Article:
However, he said his tenants were overjoyed at his release and he received scores of supportive letters from them.

He said, contrary to public rumour, he has never evicted any of them and he said his actions had been confined to "illegal occupants."

At Vere Road in Brighton, where 30 years ago he assisted in chucking furniture out of the window, he famously declared: "This is the best bit of fun I've had in ages."

But Mr Hoogstraten said the people concerned moved in there illegally during another spell of incarceration.

The same applied to a house in Portslade, where he took off the roof. "They were squatters," he said with contempt.

He strongly denies ever being a slum landlord.

Mr Hoogstraten challenges his tenants - and of course they are not really his any more with the restructuring of his companies - to come forward and say if they disagree. He guarantees they will not.

He has been compared with Peter Rachman, the notorious London landlord.

Mr Hoogstraten and I were both in his stamping ground of Notting Hill 40 years ago when Rachman's empire was at its peak and we are among the few people left who knew him.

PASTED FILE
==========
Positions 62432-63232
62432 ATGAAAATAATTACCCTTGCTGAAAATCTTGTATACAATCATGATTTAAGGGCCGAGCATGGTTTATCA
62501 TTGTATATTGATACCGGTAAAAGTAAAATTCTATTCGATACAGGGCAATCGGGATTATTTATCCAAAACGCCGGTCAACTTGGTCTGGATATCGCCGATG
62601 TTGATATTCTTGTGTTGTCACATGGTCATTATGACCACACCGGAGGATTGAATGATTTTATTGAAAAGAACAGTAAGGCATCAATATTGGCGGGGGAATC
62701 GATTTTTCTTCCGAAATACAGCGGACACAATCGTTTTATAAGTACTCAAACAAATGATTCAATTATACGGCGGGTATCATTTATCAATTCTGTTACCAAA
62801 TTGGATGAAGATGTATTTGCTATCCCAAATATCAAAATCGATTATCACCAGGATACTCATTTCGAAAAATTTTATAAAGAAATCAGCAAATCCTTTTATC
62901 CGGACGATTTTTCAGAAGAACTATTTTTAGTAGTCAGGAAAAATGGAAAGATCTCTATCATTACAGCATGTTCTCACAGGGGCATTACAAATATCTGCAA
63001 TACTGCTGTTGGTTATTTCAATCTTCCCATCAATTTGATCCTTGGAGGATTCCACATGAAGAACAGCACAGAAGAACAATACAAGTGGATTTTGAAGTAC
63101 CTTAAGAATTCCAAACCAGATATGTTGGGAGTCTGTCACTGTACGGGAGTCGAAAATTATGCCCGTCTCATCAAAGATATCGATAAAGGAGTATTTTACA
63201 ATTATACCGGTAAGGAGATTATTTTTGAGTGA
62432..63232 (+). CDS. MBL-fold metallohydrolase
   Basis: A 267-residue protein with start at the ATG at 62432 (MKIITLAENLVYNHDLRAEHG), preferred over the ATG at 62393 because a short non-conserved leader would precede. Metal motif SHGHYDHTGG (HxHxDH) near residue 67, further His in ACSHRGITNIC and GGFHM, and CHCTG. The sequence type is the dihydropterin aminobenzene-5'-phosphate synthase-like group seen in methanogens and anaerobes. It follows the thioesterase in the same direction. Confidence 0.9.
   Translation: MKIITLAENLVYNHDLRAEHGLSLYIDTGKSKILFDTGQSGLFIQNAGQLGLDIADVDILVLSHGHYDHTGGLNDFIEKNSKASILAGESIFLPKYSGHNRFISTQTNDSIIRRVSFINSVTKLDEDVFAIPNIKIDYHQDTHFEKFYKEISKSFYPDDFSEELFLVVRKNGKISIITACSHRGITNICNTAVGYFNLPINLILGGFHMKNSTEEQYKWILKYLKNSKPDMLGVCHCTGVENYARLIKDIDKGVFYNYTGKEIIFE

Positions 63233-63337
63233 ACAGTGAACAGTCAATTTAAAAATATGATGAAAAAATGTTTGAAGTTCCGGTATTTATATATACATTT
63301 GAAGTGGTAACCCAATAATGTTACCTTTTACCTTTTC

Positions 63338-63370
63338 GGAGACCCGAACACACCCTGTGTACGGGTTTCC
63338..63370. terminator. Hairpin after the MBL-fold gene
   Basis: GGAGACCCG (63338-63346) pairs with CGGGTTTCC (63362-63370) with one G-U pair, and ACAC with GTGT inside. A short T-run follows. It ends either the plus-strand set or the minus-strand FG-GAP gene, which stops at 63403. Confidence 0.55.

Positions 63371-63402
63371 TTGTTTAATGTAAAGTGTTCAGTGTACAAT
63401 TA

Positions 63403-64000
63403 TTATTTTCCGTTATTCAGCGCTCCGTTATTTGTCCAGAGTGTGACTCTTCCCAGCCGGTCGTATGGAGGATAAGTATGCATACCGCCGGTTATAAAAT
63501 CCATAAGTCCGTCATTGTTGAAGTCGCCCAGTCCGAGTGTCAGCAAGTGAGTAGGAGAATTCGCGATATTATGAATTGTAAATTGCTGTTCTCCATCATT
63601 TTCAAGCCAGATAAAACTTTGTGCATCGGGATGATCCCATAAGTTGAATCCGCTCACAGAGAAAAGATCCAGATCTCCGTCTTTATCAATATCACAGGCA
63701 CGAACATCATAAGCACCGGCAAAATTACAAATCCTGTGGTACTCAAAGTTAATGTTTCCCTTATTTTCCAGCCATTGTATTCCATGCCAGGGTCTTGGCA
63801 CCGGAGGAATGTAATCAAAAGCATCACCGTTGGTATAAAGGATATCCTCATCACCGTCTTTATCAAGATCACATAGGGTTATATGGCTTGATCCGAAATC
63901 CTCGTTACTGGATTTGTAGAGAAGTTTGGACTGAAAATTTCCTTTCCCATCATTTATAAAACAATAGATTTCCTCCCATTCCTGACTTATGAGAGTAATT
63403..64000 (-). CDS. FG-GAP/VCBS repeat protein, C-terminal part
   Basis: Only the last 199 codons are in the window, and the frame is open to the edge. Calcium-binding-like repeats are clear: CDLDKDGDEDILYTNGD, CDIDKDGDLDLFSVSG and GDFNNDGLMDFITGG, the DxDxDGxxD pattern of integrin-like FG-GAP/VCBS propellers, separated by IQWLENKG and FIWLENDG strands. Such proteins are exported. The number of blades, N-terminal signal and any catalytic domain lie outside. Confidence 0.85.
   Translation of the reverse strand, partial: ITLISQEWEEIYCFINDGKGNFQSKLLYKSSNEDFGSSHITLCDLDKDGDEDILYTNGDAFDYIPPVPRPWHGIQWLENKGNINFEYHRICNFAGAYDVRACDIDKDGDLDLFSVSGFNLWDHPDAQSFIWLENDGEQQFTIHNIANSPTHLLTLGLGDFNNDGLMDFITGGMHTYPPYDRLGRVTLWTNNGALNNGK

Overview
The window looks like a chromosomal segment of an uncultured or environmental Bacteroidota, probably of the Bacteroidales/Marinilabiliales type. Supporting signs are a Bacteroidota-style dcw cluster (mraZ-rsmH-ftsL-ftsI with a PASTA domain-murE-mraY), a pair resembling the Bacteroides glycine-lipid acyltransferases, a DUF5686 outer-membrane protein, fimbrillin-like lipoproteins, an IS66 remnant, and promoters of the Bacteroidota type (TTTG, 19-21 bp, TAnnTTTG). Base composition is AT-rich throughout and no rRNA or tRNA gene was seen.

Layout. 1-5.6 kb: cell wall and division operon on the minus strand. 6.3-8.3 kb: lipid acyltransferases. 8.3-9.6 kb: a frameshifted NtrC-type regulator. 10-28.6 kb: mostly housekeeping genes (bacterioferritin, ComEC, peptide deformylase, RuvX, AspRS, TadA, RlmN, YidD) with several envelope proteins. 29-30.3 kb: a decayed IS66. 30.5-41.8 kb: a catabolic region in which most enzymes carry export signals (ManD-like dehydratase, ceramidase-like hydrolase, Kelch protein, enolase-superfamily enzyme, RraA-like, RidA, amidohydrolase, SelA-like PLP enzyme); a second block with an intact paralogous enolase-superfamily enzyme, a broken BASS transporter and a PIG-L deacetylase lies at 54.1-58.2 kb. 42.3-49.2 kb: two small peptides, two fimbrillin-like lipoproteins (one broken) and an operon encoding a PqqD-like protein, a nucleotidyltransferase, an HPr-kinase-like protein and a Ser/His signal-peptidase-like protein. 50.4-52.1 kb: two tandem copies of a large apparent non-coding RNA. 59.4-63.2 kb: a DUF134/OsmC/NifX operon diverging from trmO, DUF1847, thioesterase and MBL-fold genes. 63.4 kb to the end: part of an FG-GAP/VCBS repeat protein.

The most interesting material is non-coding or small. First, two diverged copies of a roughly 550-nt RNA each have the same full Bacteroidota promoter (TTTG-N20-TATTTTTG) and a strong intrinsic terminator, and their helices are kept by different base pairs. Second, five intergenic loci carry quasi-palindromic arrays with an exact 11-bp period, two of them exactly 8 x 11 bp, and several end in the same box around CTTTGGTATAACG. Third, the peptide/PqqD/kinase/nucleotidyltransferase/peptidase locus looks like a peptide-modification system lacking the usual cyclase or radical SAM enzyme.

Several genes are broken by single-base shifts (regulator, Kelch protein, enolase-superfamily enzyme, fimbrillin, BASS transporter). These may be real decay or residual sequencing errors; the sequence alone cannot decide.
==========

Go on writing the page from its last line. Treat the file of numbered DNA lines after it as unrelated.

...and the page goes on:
Mr Hoogstraten said Rachman was not all bad. The dogs he took round with him ostensibly to frighten tenants out, were actually to protect rent collectors from being robbed.

Nor did Rachman forcibly evict tenants, he said. But he had his own methods and if he wanted Irish families out, he would invite West Indians, with their different culture and ways, into the same houses.

By now it was growing late.

Is Mr Hoogstraten a changed man after prison?

"I have been too straightforward in the past," he said. "If you are, you are going to get hammered. I have been learning and Belmarsh is a good place for learning."

Asked if he was seeking revenge, he said: "Not revenge but justice."

How would be liked to be remembered? He said: "The only people that matter are the ones that know me."

He added: "I'm all right as long as you don't upset me," and said as an afterthought this was a joke.

Mr Hoogstraten gives huge sums to charity, mainly in Zimbabwe, and the only charity he names is what used to be called The Royal Commonwealth Society for the Blind.

He says his reputation has been fostered by the Press which he affects to despise, although he does read what many of the papers say about him.

As we got up to leave, I asked him how he would spend Christmas. He replied simply: "Here with the family."